Cover image for Reaping the whirlwind : the Taliban movement in Afghanistan
Title:
Reaping the whirlwind : the Taliban movement in Afghanistan
Author:
Griffin, Michael.
Personal Author:
Publication Information:
London ; Sterling, Va. : Pluto Press, 2001.
Physical Description:
xxi, 283 pages : map ; 22 cm
General Note:
Includes bibliographical references (p. 258-277) and index.
Language:
English
Corporate Subject:
ISBN:
9780745312699

9780745312743
Format :
Book

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Summary

Summary

Afghanistan has historically fulfilled the role of an artificial buffer state. In recent years, and particularly after the collapse of the Soviet Union, it has become the geopolitical playground of various regional interests - the Saudis, the Russians, the Pakistanis and the Americans.


Summary

Investigative journalist Michael Griffin paints the fullest picture yet of the Taliban movement -- its origins, beliefs, religious and political ethos, and its particular brand of fundamentalism.


Author Notes

Michael Griffin is a widely-travelled freelance writer and journalist. He has worked as an information consultant for UNICEF in Afghanistan


Michael Griffin is a widely-travelled freelance writer and journalist. He has worked as an information consultant for UNICEF in Afghanistan


Reviews 4

Booklist Review

Investigative reporter Griffin, news editor for the Index on Censorship, approaches recent Afghan history through local and international news reports in an effort to understand who the Taliban are and how they see their role in Afghanistan and in the Islamic world. And, because Afghanistan has long figured importantly in other countries' strategies, Griffin explores the roles of the U.S., Russia and other states of the former USSR, Saudi Arabia, Pakistan, India, and China in Afghanistan's continuing unrest. Griffin's narrative covers five years, from the Taliban's initial appearance in the southern city of Kandahar in 1994 through the 1999 military coup in Pakistan. The focus of his study is the Taliban, but that movement's rise cannot be explained without analyzing its context, including the cultural changes Soviet-supported Afghan governments attempted to impose and the corrupt quasi governments established by ex-mujahedin warlords in much of the country after the Soviets left. Those who consider central Asia a vital region and judge the Taliban's brand of fundamentalism a significant (and perhaps threatening) political force will appreciate Griffin's thoroughness. --Mary Carroll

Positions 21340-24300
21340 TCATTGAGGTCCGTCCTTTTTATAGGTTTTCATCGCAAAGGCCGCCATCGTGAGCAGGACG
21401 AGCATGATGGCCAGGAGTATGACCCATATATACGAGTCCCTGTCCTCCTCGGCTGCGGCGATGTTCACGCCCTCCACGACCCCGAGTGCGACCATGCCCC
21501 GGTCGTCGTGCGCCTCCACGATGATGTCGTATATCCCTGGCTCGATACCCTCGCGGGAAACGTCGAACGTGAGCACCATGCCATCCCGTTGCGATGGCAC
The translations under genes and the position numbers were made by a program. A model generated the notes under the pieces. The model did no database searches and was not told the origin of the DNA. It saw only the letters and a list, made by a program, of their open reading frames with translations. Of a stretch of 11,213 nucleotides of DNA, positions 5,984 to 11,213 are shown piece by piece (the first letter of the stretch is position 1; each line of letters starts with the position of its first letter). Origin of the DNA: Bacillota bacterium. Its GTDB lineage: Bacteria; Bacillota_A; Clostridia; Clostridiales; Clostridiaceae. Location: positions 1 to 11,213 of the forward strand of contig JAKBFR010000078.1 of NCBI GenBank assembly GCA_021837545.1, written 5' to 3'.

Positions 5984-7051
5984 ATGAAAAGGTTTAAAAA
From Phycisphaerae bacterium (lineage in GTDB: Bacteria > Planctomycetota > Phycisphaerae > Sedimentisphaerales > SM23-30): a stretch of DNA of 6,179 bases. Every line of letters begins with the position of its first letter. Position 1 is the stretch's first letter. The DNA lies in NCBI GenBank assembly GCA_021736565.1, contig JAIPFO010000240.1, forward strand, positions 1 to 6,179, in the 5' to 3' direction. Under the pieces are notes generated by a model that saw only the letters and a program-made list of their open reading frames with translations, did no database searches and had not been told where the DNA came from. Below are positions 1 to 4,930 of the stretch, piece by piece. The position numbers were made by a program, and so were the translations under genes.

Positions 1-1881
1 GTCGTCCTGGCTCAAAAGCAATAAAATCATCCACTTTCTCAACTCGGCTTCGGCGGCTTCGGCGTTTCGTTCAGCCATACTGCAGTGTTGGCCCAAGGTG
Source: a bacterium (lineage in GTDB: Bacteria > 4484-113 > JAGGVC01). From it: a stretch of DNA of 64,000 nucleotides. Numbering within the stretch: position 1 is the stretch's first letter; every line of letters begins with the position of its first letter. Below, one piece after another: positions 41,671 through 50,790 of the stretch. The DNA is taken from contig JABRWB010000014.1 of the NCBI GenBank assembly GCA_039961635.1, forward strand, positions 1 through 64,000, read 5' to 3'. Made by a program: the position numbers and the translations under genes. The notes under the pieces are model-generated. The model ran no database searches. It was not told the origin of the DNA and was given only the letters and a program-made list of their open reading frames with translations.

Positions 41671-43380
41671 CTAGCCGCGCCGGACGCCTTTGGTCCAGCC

Choice Review

Griffin, a freelance writer, provides a comprehensive exposition of the political conflict in Afghanistan since 1979, with special emphasis on the Taliban Movement from its inception in 1994 to its consolidation of power in 1999. Griffin situates the Taliban Movement in its larger political context, where the US, Russia, Saudi Arabia, Iran, and Pakistan are key players. He describes how these countries have contributed to the political and ethnic instability of Afghanistan and how their direct and indirect support of self-serving politicians and rival warlords is a major actor in prolonging the "civil" war. As the book makes clear, the economic stakes in the region are high: Central Asia--especially the Caspian Basin--is rich in oil and gas. The Taliban (who get their name from the religious students, or taliban, who were the movement's first recruits) have so far managed to impose a harsh, Islamic retrogressive rule on a demoralized and war-weary citizenry; their success, however, has brought neither peace nor prosperity. Griffin helps us to understand the complexity of current Afghan political culture. All collections. A. Rassam CUNY Queens College